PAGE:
Originally Dennis Poore used his old Ford V8 road car to drag the Alfa on its trailer around the country, but this was proving to be hard work for the underpowered Ford. The trailer actually began life in the 1930s when Poore designed it to carry his little supercharged MG to pre-war race meetings, including Brooklands. Once he had acquired the Alfa, the trailer saw a number of modifications, not least a widening exercise to get the bulkier Alfa onto the trailer in the first place. Also the original knock-on wheels fitted to the trailer were replaced with conventional bolt on affairs, which is still has to this day. Also the canopy was constructed, with a view to improving the aerodynamics and to some extent the handling of the trailer whilst on tow. The frame of the trailer consists of a tubular chassis, with drop down (jointed) support legs and a winch constructed by the team, built using the crownwheel and pinion from his old MG sports car. The canopy, which originally had canvas ends to protect the Alfa whilst on board, looks to be possibly constructed from aero quality aluminium, as the riveting is to a high standard and the skin has one or two circular holes on it which could have once contained aircraft navigation lights, yet serve no purpose in this application. Rubber wings are fitted, and have survived remarkably well.

Anyway, as mentioned the old V8 Ford with this substantial trailer and Alfa Romeo hitched up behind proved to be no ball of fire, so the hunt was on for a replacement tow vehicle. Poore was ex-RAF, so whether this helped I don't know, but its believed that the Dodge he chose came from a sell-off auction not long after WW2, when many of these heavyweight 3 ton Dodges were disposed of, not least due to their thirst for petrol. This particular example, shipped over originally in 1940/41 as a chassis/scuttle assembly direct from Chryslers plant in Michigan, was part of a consignment originally destined for France, but, on the invasion by the axis powers, was re-directed to the allied forces where they were split between both the Army and Royal Air Force. Many RAF vehicles were fitted out with a standard cargo body, but a number were dispatched to the coachbuilding firm of Mulliners, in Birmingham, to be bodied as crewbuses. There were 2 versions, one with the standard Dodge cab and separate Mulliner rear bodywork (a speaker tube connecting the driver to his crew) and an integral version, whereby the Dodge chassis/scuttle (to just above the windscreen) had an integral version of the 'bus bodywork fitted. Its the latter that mine has, featuring non-Dodge panelwork from the doors and cab roof, back.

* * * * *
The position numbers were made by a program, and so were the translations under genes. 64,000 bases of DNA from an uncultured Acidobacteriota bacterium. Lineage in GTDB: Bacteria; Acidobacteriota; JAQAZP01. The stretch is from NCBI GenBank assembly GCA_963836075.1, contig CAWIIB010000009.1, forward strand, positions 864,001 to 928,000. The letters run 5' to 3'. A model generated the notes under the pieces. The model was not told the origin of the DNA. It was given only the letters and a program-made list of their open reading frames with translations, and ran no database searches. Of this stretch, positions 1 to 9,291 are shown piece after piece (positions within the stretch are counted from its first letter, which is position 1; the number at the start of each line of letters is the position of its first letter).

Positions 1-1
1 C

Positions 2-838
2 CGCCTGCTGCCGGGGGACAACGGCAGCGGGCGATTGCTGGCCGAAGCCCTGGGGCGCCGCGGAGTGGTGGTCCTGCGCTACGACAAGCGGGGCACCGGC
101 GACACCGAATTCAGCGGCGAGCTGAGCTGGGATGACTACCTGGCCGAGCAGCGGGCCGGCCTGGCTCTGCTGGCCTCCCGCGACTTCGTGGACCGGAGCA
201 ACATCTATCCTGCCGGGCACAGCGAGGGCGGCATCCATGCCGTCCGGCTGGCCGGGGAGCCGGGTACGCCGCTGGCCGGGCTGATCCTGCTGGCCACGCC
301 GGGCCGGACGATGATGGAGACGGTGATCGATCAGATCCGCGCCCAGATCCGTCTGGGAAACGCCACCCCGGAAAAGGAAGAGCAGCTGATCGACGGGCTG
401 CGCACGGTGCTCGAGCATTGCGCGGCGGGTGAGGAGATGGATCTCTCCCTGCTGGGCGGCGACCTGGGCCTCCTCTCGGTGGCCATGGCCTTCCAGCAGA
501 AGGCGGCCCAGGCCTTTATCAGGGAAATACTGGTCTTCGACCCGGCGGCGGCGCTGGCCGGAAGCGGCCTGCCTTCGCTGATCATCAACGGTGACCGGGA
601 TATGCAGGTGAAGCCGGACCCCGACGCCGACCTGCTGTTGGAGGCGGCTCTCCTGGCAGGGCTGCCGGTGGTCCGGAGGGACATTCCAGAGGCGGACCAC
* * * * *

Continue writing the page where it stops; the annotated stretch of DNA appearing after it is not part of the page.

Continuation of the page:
During the war, it would have been fitted with a substantial brush guard ahead of the grille assembly (as testified by the holes let into the front grille to accomodate the guard stays), and blackout curtains to the rear windows, none of which are there now (and were probably removed prior to auction just after the war). Other than these few modifications, the truck would have been sold on pretty much 'as is', the intricate folding step below the 2 rear doors for instance still remaining. To modify the vehicle for its new role, Poore added in a winch, wheel stops, and bracketry to support the ramps that the car would have gone up and down. Later on in its new life it gained a hinged frame to the nearside bodywork, which hinges out and clipped to a pair of vertical support legs, over which a canvas cover would be rolled, this being rolled up and tied to the Dodge's roof when not required. The original headlamps were removed at some time in its life, being deemed not very effective (6v electrics still remain however) and were replaced with an expensive pair of Marchal lamps, one of which has been damaged some time ago, but for which I have a replacement 'in stock'.

Similar vehicles were used by other drivers after the war, I believe Connaught for instance ran a similarly styled separate bodied version on a 6 wheeled Austin chassis, and I have seen a photograph of a former Dodge crewbus (separate, standard Dodge cab) behind a photo of George Abecassis' racing car, this one having had its windows paneled over and covered with numerous period sponsor advertisements. My vehicle still bears some of the hallmarks of its earlier, pre-transporter, life, most notably in the varied selection of tyres that it still wears, a few of which are to original military pattern. When the rear doors are open, a pair of small lockers with hinged down covers are exposed, and carefully investigating them beneath several layers of paint, exposed an original plastic-type label affixed to the cover of one of these locker lids, proclaiming 'Chains', which presumably meant that they were designed to carry chains for fitting to the tyres should the going get boggy out on an airfield somewhere, this being of course part of the Mulliner bodywork.